Barry Steinhardt and Tim Sparapani of the American Civil Liberties Union stated that by delaying the implementation of REAL ID, DHS seems to have passed the problems of the statute on future administrations. The ACLU also argues that the final regulations fail to address many of the concerns raised by the more than 21,000 comments that the DHS received during the comment period. According to David Quam, director of federal relations for the National Governors Association, the final regulations "put us at the beginning of the process, not the end" (Washington Post).

Thursday, January 10, 2008

Immigration Not Wedge Issue in New Hampshire's Primary

What issues did voters consider in the recently held New Hampshire primary? According to CNN and New York Times exit polls, the economy and the war on Iraq ranked as the top two issues for voters of both parties. Although Republicans rated undocumented immigration third, the percentage fell from 33 percent during the Iowa caucuses to 22 percent in New Hampshire (Houston Chronicle).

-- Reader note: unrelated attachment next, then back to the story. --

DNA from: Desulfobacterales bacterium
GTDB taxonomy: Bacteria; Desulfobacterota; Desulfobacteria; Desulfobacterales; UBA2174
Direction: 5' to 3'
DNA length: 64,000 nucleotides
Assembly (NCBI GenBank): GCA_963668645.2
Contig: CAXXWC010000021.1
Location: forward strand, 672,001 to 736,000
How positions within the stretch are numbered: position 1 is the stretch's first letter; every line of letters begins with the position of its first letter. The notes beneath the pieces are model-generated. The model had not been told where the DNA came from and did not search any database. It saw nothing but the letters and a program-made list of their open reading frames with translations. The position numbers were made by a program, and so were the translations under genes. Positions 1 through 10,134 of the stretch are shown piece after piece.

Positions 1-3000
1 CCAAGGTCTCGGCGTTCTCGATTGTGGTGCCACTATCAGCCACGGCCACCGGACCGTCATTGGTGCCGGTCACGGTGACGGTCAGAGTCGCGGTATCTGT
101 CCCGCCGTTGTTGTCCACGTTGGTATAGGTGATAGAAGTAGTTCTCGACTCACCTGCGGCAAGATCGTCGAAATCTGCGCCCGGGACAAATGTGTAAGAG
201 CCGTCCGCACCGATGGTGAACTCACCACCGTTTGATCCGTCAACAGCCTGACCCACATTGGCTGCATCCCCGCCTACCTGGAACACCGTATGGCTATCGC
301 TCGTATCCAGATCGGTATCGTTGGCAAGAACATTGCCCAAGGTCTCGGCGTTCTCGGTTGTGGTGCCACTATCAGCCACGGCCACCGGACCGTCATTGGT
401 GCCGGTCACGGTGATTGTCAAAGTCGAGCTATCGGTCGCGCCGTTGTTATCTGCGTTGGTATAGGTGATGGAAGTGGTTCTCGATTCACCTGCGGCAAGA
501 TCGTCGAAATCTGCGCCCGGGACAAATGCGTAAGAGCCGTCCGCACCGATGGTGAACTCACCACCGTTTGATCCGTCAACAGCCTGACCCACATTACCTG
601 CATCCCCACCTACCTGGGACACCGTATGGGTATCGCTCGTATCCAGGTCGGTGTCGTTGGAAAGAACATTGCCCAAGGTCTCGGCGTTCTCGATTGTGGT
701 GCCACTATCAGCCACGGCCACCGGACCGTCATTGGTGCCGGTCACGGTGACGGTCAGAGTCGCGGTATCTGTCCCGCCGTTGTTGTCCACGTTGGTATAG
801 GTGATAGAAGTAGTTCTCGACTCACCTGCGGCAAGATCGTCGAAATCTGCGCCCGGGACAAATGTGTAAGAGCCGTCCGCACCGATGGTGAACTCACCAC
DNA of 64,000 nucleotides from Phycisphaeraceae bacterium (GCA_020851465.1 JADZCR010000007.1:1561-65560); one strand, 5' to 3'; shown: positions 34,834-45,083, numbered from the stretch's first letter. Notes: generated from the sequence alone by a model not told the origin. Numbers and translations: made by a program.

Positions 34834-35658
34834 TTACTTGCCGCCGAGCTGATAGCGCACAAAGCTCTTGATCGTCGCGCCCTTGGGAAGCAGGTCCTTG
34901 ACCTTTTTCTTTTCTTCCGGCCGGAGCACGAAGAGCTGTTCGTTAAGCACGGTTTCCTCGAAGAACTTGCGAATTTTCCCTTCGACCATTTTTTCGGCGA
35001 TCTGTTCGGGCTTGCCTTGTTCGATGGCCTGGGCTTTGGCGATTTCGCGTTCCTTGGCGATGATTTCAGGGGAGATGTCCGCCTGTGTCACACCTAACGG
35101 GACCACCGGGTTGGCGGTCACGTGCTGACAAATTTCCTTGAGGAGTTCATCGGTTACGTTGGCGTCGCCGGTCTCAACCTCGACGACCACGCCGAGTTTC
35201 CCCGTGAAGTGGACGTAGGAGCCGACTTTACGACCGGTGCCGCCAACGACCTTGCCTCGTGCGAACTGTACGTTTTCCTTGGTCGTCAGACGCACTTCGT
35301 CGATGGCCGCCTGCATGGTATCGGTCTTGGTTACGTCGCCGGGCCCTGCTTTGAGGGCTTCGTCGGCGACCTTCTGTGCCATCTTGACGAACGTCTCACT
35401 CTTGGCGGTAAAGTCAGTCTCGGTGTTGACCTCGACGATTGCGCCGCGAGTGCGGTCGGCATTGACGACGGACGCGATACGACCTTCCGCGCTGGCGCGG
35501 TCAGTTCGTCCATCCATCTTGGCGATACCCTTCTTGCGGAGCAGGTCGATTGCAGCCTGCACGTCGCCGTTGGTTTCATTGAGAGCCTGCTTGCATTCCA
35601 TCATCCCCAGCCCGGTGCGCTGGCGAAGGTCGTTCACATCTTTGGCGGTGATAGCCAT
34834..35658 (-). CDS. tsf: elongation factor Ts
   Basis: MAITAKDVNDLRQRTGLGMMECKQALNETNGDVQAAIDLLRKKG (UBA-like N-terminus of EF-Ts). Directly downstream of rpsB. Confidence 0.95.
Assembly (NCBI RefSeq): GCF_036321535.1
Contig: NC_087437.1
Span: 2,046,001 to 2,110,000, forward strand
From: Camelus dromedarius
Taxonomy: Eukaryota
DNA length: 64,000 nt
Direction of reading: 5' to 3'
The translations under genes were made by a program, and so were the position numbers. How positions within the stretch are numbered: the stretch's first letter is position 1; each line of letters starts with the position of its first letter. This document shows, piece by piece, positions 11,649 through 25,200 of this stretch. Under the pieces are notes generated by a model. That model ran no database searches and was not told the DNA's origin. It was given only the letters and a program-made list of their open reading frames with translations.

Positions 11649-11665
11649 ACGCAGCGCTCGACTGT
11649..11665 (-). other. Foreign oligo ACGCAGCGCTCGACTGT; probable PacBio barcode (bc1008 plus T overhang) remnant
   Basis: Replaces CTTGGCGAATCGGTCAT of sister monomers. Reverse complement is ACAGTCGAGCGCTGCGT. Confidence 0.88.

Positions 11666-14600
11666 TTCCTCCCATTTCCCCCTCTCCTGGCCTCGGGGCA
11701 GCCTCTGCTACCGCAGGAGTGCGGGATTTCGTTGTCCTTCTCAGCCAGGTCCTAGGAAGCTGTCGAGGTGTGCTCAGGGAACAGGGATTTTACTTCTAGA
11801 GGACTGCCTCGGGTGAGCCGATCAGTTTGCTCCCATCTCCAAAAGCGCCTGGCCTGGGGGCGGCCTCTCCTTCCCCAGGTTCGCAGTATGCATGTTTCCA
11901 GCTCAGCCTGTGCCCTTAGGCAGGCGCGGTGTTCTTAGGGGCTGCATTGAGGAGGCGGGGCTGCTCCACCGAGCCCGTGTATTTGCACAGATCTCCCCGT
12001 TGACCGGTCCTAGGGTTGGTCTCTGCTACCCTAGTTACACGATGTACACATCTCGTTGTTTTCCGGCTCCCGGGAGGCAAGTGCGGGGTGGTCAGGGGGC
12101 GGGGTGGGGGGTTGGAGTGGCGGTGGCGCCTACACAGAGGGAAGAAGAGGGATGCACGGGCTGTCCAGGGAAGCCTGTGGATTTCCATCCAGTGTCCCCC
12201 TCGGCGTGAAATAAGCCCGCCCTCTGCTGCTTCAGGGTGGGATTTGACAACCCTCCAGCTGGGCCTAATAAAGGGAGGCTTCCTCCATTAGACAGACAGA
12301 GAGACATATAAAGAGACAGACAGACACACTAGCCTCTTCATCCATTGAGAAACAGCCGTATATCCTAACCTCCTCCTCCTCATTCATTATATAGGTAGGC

Both Senator Hillary Clinton (D-NY), who won the New Hampshire primary and Senator Barack Obama (D-IL), who won the Iowa caucuses support a path to citizenship for undocumented immigrants (Pew Forum). A University of Iowa poll (March 2007) found that the majority of Iowans support a path to citizenship. The majority of voters favoring New Hampshire primary winner Senator John McCain (R-AZ), also support an opportunity for undocumented immigrants to apply for citizenship (NY Times).

Moreover, according to the Houston Chronicle, TV campaign ads critical of McCain's support of immigration reform did not set back his bid for New Hampshire, and in fact, worked in his favor. In exit polls taken, the majority of Republican candidate Governor Mitt Romney's supporters ranked undocumented immigration as the top issue (NY Times).